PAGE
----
10 First Impressions of Georgia

  • Streets of Anarchy - There is no regulation regarding vehicle uniformity. Georgians drive on the left and right side of the car, depending on where they bought it. In fact, there seems to be very little regulation when it comes to rules on the road and if there are rules there is an utter disregard for them. Whether inside or outside of a vehicle here, beware. 

 

  • A City of Smells - Good, bad and mysterious, Tbilisi reeks of all of this. Whether it's sulfur, spices, sewage or the sweet smells of Georgian food wafting out of the kitchens, the Georgian assault on your nose is never ending. 

 

  • Architectural Clash - i've been told that Tbilisi has been rebuilt dozens of times and I'd be lying if I said you couldn't tell. You most definitely can. However, this architectural clash gives the city a distinct and unquestionable charm. Destroyed around 40 times due invasions or natural disasters, the architecture in Tbilisi is as varied within a city as I've ever seen. 

 

  • Open for Business - Fruit and vegetable pop up markets surround the city at every turn. Tbilisi is full of underground walkways that double as markets for anything you could imagine. Barbers, tailors, bakeries, jewelers, religious paraphernalia. You name it, I'm sure there's a store for it in one of these tunnels.

 

  • Aggressive Hospitality - One person told me that due historical aggression near their location, Georgians developed a form of aggressive hospitality and survived in this region by being incredibly friendly, inviting and warm. I can't argue with any of that thus far.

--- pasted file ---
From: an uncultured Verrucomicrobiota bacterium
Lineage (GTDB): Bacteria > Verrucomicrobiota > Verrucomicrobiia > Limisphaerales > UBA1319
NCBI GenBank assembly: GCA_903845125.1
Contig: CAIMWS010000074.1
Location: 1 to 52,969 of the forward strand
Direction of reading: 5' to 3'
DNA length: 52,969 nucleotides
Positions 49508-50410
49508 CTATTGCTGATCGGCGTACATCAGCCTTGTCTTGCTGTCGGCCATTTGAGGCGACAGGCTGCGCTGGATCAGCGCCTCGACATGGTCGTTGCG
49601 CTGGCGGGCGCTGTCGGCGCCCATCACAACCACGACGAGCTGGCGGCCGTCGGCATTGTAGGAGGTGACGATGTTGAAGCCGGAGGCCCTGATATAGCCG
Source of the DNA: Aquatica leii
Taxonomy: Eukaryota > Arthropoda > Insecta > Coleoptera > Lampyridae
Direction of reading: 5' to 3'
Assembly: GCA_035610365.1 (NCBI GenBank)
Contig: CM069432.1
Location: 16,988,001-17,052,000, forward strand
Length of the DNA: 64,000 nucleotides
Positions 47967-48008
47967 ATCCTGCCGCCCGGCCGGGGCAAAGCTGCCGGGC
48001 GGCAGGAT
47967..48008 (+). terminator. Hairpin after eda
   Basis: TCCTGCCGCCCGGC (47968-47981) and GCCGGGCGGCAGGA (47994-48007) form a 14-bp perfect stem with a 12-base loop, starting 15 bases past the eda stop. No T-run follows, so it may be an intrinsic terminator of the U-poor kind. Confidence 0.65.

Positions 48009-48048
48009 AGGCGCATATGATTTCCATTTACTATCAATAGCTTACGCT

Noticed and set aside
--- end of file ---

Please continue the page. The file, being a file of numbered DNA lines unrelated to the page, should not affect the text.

• Cat Country - This is an artistic omen. Anecdotally speaking, whenever cats and people peacefully coexist in a city it signals the presence of a strong appreciation for arts and culture. 

 

  • Take Me to Church - Religion, specifically Christianity, is unmistakably present and seems to be anything but nominal. Georgians young and old unabashedly profess their faith in a refreshingly honest fashion. One person told me that over 90% of Georgians claim to be religious, making it the 2nd most religious country in the world.

 

  • Counter-Commercial Country - Now, this observation comes from someone who's country is consumingly capitalistic and creates commercial space in any and every place imaginable, but Georgia is by and large refreshingly absent of advertisements. There is a spattering of posters here and there, but far less than I have ever seen in any other part of the world. 

 

  • Carb Counters Beware - Georgians love bread. A lot. If the dish doesn't already consist of some sort of dough related substance, rest assured, it will be served with it. 

 

  • Love Letters - The Georgian language looks like the linguistic love Child of Arabic and Cyrillic lettering. It is as pleasing to the eyes as it is confusing to my mind.